Treasury’s electronic payment system gets ready for the Web


The system that seamlessly pours $5 billion in taxes into Treasury Department coffers every day will soon enter the Web era.

The Electronic Federal Tax Payment System will add Web payments to existing telephone and client-server methods of revenue collection.

EFTPS Online, now in the pilot stage, should be ready for production use at the end of September, said Jack McGuire, director of collections modernization in Treasury’s Financial Management Service.

Since its first dollar arrived on Nov. 7, 1996, EFTPS has been collecting taxes via push-button telephone and client software. During fiscal 2000, the system conveyed $1.5 trillion in tax dollars from businesses to the government. All businesses that pay more than $200,000 in annual federal taxes—employee withholding, corporate taxes or any other combination of taxes—must use EFTPS.

Many other businesses use EFTPS even though they’re not required to do so, McGuire said. For example, accountants who submit taxes for their customers use the EFTPS client software for up to 99 taxpayers in one transaction.

Thirteen large payroll-processing corporations, which serve vast numbers of U.S. companies, have dedicated, encrypted links to EFTPS. These so-called bulk filers send in about half of the revenue collected through EFTPS, said Larry Faulkner, director of electronic payments at the IRS Office of Electronic Tax Administration.

It’s important to distinguish EFTPS from the IRS’ electronic-filing program for tax forms. “This is actual payments we’re talking about,” McGuire said, rather than tax forms.

EFTPS routes money from taxpayers’ bank accounts to Treasury accounts at Federal Reserve Banks using commercial banks as contractors. EFTPS users in about half the states route their tax payments through Bank of America of Charlotte, N.C. The other half pay through a partnership of Bank One Corp. of Chicago and Firstar Corp. of Milwaukee.

Banks subcontract

In turn, the banks employ subcontractors to run the electronic systems. Bank of America uses govONE Solutions LP of Englewood, Colo., and Bank One and Firstar jointly own their subcontractor, Anexsys LLC of Chicago.

FMS’ Jack McGuire says he expects the Web tax payment system to be in production by the end of September.
Treasury does not charge taxpayers for using EFTPS, McGuire said. The government pays its designated financial agents, Bank of America and Bank One, to cover the costs of operating EFTPS.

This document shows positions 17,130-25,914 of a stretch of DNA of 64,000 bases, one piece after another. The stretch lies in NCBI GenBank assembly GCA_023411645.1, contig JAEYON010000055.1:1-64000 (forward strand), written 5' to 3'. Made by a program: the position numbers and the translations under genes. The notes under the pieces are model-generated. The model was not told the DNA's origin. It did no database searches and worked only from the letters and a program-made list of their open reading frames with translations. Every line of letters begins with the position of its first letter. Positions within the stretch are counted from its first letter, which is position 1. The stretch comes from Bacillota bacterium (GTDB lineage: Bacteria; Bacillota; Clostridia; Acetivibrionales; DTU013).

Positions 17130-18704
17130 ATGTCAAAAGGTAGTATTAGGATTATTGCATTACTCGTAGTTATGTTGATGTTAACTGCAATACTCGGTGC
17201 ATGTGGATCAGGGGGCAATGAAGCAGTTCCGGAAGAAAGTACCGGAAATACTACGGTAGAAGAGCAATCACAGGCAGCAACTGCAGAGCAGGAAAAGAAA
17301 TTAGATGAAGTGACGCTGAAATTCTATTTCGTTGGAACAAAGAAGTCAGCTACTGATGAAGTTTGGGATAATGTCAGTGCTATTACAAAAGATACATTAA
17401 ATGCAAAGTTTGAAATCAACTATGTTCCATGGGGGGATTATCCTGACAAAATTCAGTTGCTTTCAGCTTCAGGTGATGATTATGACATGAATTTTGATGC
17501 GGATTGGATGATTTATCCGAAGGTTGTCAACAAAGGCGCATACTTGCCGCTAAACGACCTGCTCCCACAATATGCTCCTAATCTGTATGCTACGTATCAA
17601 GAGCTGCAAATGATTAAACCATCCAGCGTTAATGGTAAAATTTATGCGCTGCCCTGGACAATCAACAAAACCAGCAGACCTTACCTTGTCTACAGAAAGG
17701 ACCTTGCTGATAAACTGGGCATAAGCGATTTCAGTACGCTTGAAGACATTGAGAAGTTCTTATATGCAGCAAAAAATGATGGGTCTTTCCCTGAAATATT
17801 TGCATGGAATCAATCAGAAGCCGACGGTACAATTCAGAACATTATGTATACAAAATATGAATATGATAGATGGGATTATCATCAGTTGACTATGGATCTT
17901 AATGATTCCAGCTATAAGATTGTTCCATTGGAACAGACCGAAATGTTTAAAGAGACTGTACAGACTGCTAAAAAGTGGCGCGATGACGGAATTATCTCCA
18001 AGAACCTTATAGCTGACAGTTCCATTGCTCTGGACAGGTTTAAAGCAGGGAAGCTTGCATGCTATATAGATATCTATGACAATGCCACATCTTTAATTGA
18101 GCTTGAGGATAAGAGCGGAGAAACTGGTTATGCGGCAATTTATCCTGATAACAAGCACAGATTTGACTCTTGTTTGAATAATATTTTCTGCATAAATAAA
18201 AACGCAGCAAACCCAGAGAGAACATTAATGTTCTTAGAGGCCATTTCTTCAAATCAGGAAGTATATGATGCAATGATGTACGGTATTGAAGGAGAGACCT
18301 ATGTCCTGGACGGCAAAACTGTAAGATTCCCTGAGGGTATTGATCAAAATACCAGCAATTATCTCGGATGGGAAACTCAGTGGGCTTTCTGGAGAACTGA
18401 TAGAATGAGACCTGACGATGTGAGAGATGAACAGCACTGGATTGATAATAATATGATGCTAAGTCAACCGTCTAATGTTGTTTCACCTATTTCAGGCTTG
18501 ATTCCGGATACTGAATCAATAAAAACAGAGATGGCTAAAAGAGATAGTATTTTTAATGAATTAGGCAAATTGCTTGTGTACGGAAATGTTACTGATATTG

Some taxpayers, however, might be charged commercial transaction fees for initiating EFTPS payments through the Federal Reserve’s Fedwire transfer service or the Automated Clearing House used by financial institutions, McGuire said.

Overnight, all data about the payments sent to Treasury in the past 24 hours is downloaded to an IRS service center in Memphis, Tenn., Faulkner said.

EFTPS participants enroll by filling out a form and giving Treasury their bank account information. Each receives an identification number by postal mail.

EFTPS Online will be “another method for getting information to the federal government so that taxes are collected on the day they’re due,” McGuire said. It will also improve accessibility for individual taxpayers, who today make up a tiny fraction of the EFTPS clientele.

Security concerns

Right now, 3.4 million businesses and 10,985 individuals are registered to use EFTPS, FMS spokeswoman Melody Barrett said. During March, 1.84 million taxpayers used the system.

Gary Grippo says FMS is not using digital certificates for online tax payments but is prepared to do so.
Work on EFTPS Online started about three years ago. “We decided to build an Internet site simply because that’s the way the world’s working,” the IRS’ Faulkner said.

Security was an intense concern, and an IRS security group participated in the initial testing, McGuire said.

To exceed commercial best practices, said Gary Grippo, the agency’s chief architect for electronic commerce, the group tried to imagine every conceivable threat and design prevention, detection and containment responses.

The pilot online application, whose private uniform resource locator is given only to invited businesses, went live in two stages, one last November and the other in February.

About 3,000 businesses are taking part. “They’ve given us great feedback, and the changes they required were relatively minor,” Faulkner said.

As of April 4, the pilot EFTPS Online had collected 18,479 payments totaling $643 million, McGuire said.

Once it goes into production, prospective users can enroll from a Web form. Online users will need two personal identification numbers, one for the main system and one Internet password.

EFTPS Online can accommodate electronic signatures and digital certificates, but FMS is not using those security options at this point, Grippo said.

Treasury is simply planning ahead in case the technology is mandated.

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